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Death Toll Reaches 16 in Rioting Over Short Story

December 9, 1986 GMT

NEW DELHI, India (AP) _ Moslems angered by a short story they consider insulting to the Prophet Mohammed rioted for a third day today in Karnataka state, and police said they shot and killed one rioter.

Police gunfire has killed at least 16 people since Sunday during protests over a fictional story in the largest English-language newspaper in the southern state.

The government’s All-India Radio said a curfew was extended in the city of Mysore and a ban on public assembly was imposed in other parts of the state, with a heavy police presence in many cities. Rock-throwing flared again this morning in Mysore and the state capital, Bangalore, the United News of India reported.


The violence spread today to the town of Tumkur, northeast of Bangalore, where police reported one person was killed when riot police fired to scatter rampaging mobs. The rioters tried to set fire to public property, police said.

The All-India broadcast said 76 people were arrested on rioting charges today in Mysore, boosting the total number of arrests in the state to more than 175.

India’s chief law enforcement official, Home Minister Buta Singh, appealed in Parliament on Monday night for people to remain calm.

The violence began Sunday when thousands of Moslems marched through Bangalore to protest the short story in the English-language Deccan Herald. The fictional story, titled ″Mohammed the Idiot″ and written by P.K.N. Namboodiri, was first published a decade ago in a newspaper in Karala state.

The story describes a family’s problems with a mentally retarded son who eventually commits suicide. Moslem community leaders took exception to the use of the prophet’s name in the story.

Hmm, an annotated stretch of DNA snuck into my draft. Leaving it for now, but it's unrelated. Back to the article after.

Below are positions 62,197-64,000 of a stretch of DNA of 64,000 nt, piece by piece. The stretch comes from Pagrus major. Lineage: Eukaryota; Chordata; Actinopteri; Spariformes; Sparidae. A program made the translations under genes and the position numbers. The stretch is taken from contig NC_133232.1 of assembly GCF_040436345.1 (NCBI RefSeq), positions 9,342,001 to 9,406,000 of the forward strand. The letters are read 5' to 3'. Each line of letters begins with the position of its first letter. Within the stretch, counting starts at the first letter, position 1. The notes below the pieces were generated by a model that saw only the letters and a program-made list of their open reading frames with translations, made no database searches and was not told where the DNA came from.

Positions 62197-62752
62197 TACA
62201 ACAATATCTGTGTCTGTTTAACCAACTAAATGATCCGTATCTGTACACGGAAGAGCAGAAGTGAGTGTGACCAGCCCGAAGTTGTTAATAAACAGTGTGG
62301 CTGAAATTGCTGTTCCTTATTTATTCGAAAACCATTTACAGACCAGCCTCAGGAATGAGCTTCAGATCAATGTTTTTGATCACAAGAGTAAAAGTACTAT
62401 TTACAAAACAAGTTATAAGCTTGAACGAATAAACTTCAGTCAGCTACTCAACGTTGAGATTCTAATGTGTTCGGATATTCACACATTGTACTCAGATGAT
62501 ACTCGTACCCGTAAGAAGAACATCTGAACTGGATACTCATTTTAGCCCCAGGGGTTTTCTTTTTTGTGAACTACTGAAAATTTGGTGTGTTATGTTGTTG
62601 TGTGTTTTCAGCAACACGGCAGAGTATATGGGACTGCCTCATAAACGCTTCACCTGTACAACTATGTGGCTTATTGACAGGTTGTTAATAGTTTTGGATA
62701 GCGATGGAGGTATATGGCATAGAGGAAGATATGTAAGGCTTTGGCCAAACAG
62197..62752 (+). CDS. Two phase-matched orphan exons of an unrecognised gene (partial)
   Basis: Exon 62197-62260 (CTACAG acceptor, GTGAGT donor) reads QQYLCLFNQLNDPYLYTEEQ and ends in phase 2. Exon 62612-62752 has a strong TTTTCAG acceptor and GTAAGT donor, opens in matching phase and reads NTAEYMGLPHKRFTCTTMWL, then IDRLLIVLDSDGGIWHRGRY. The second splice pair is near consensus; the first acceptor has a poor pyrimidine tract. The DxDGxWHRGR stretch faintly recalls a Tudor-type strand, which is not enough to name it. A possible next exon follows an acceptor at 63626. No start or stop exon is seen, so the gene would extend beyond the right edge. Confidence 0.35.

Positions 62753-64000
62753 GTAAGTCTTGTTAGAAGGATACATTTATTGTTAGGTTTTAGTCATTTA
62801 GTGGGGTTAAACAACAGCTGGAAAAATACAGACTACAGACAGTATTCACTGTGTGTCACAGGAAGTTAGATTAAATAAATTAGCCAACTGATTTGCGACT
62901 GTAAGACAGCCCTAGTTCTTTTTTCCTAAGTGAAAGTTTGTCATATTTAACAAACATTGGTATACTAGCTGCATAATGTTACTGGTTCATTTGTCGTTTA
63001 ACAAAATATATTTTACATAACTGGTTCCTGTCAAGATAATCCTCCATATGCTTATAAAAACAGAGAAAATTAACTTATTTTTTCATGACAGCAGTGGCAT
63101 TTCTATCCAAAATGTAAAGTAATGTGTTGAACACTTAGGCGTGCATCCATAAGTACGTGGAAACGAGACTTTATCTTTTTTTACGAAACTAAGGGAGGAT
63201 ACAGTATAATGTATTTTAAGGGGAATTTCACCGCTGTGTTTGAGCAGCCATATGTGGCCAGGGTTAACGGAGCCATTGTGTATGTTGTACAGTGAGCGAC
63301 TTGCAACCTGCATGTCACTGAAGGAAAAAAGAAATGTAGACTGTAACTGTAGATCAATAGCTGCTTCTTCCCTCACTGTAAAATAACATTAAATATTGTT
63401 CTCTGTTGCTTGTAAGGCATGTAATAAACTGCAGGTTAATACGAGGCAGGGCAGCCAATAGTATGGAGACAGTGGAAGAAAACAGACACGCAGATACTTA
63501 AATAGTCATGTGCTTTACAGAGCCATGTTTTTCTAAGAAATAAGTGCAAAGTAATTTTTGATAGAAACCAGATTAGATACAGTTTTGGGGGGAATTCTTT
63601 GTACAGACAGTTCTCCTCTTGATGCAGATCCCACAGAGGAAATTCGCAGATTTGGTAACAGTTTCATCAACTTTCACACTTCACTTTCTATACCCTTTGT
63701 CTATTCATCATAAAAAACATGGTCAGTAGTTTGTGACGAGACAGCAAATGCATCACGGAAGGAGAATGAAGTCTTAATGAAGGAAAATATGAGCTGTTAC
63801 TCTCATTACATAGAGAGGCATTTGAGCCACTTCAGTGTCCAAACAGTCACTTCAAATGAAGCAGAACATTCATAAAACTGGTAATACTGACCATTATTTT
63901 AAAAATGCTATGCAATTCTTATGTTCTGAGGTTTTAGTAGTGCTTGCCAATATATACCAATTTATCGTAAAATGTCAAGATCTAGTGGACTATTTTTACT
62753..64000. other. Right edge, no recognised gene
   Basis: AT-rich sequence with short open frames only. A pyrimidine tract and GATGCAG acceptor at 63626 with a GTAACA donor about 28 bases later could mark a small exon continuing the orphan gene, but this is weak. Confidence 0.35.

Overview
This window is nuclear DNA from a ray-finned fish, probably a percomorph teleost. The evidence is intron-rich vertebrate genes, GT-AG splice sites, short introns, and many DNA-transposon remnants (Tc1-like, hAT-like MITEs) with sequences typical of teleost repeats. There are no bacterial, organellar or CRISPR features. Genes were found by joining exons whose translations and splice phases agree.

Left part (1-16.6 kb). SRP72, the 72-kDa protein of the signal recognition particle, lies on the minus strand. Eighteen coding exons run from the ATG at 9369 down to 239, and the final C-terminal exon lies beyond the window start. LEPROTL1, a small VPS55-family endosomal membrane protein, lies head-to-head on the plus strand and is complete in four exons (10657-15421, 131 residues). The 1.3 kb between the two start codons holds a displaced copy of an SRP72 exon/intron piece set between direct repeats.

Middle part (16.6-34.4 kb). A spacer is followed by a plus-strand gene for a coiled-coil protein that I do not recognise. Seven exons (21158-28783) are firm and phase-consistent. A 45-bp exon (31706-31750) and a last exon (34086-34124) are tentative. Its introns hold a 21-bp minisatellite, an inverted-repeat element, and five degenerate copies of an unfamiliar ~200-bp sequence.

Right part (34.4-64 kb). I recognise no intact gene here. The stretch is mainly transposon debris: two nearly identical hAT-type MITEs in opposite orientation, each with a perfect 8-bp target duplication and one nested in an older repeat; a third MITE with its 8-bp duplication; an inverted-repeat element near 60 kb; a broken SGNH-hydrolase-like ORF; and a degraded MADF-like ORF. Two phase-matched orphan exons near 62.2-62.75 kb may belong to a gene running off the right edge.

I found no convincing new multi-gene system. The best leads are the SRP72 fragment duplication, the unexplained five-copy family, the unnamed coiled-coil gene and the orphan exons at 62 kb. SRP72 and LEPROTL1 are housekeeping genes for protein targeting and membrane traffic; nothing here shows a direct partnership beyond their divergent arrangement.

The demonstrators turned violent, stoning vehicles and trying to set buildings on fire.

Police opened fire to quell the violence and at least nine people were reported killed.

State radio said the newspaper’s editor, M.P. Yeshwant Kumar, and its publisher were arrested Monday and charged with promoting communal enmity, but they were freed on bail.

An apology from the newspaper was broadcast by radio and television Sunday.

On Monday there was more rioting and the violence spread to Mysore, an ancient temple town, and the nearly smaller towns of Kolar, Hubli and Tumkur. Another person died in police fire Monday in Bangalore and five were killed in Mysore where police also opened fire to quell mobs.


The state government dismissed Bangalore city police Commissioner P.G. Halrankar following the deaths. Moslem leaders demanded he be removed.

Relations among different religious communities often become tense after even minor provocations. Hundreds of people die every year in India in sectarian clashes.

India has an estimated 80 million Moslems out of a total population of about 750 million. The rioting in southern India came a week after clashes in New Delhi between Hindus and Sikhs. Six people died in two days of clashes following the killing of 24 Hindu bus passengers by Sikh extremists in Punjab state Nov. 30.